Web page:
Since most of these environment variables should probably be externally specified, it’s not much gain to use the manifest.yml in this case. Storing secrets in source control is a bad idea!

If you do decide to store everything in manifest.yml, make sure to add it to .gitignore.

With a manifest.yml in place, you can simply run cf push and it’ll do the same thing as the aforementioned cf commands.

Cloud Native Buildpacks is an initiative that was started by Pivotal and Heroku in early 2018. It has a pack CLI that allows you to build Docker images using buildpacks.

Unfortunately, pack doesn’t have great support for monorepos (especially in sub-directories) yet. I was unable to make it work with this app structure.

On the upside, Spring Boot 2.3’s built-in support for creating Docker images works splendidly!

Spring Boot 2.3.0 is now available and with it comes built-in Docker support. It leverages Cloud Native Buildpacks, just like the pack CLI.

Spring Boot’s Maven and Gradle plugins both have new commands:

The Paketo Java buildpack is used by default to create images.

By default, Spring Boot will use your $artifactId:$version for the image name. That is, notes-api:0.0.1-SNAPSHOT. You can override this with an --imageName parameter.

Build and run the image with the commands below.

You should be able to navigate to http://localhost:8080, log in, and add notes.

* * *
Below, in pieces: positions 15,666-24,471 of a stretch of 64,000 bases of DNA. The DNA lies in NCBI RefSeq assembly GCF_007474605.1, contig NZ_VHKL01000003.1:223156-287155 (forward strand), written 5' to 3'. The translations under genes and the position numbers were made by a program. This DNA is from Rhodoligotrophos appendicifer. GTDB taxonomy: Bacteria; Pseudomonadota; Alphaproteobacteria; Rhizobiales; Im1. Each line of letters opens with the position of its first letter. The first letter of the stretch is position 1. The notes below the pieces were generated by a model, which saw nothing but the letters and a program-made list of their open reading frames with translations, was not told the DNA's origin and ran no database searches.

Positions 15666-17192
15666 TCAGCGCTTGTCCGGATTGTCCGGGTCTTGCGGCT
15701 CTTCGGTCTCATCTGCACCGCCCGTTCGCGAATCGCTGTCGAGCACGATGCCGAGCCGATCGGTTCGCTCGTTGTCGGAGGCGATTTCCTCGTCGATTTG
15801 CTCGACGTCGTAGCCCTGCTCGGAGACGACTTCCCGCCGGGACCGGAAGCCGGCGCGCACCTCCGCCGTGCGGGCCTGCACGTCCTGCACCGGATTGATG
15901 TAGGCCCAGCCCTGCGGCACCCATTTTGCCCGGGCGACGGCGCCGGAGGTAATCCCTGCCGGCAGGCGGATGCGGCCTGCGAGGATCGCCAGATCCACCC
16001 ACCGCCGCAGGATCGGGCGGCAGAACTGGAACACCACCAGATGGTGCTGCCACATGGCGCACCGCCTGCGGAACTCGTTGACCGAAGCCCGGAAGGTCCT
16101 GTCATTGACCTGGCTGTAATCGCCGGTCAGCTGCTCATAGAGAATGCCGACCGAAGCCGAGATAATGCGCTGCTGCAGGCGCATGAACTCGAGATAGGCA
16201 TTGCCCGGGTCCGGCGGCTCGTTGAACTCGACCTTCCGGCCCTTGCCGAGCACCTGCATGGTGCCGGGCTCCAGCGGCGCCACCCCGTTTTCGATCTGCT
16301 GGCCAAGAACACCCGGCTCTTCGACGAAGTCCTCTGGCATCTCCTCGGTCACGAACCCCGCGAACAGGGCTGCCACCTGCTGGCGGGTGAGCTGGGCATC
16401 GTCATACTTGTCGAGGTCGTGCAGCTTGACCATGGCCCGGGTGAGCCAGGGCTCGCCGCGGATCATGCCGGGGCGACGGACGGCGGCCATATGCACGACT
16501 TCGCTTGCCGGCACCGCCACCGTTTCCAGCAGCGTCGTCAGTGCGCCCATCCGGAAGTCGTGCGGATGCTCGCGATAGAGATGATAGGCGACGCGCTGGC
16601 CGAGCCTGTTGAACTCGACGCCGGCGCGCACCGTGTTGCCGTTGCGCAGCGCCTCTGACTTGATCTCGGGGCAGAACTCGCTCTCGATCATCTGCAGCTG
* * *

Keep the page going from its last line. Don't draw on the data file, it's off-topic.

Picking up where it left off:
Pretty neat, don’t you think!? ��

This lengthy tutorial showed you a lot of options when it comes to deploying your Angular and Spring Boot apps with Docker:

  • Build Angular containers with Dockerfile

  • Combine Angular and Spring Boot in a JAR

  • Build Docker images with Jib

  • Build Docker images with Buildpacks

You can find the source code for this example on GitHub at oktadeveloper/okta-angular-spring-boot-docker-example.

As a developer, you probably don’t want to do a series of tutorials to get to a baseline to start a project. The good news is JHipster does everything in this series. It allows you to run your Angular and Spring Boot apps separately, use Kotlin on the server, package your apps together for production, and use Docker for distribution.

To learn more about Angular, Spring Boot, and Docker, see some of our other blog posts.

Follow @oktadev on Twitter for more posts like this one. We also have a YouTube channel you might enjoy. As always, please leave a comment below if you have any questions!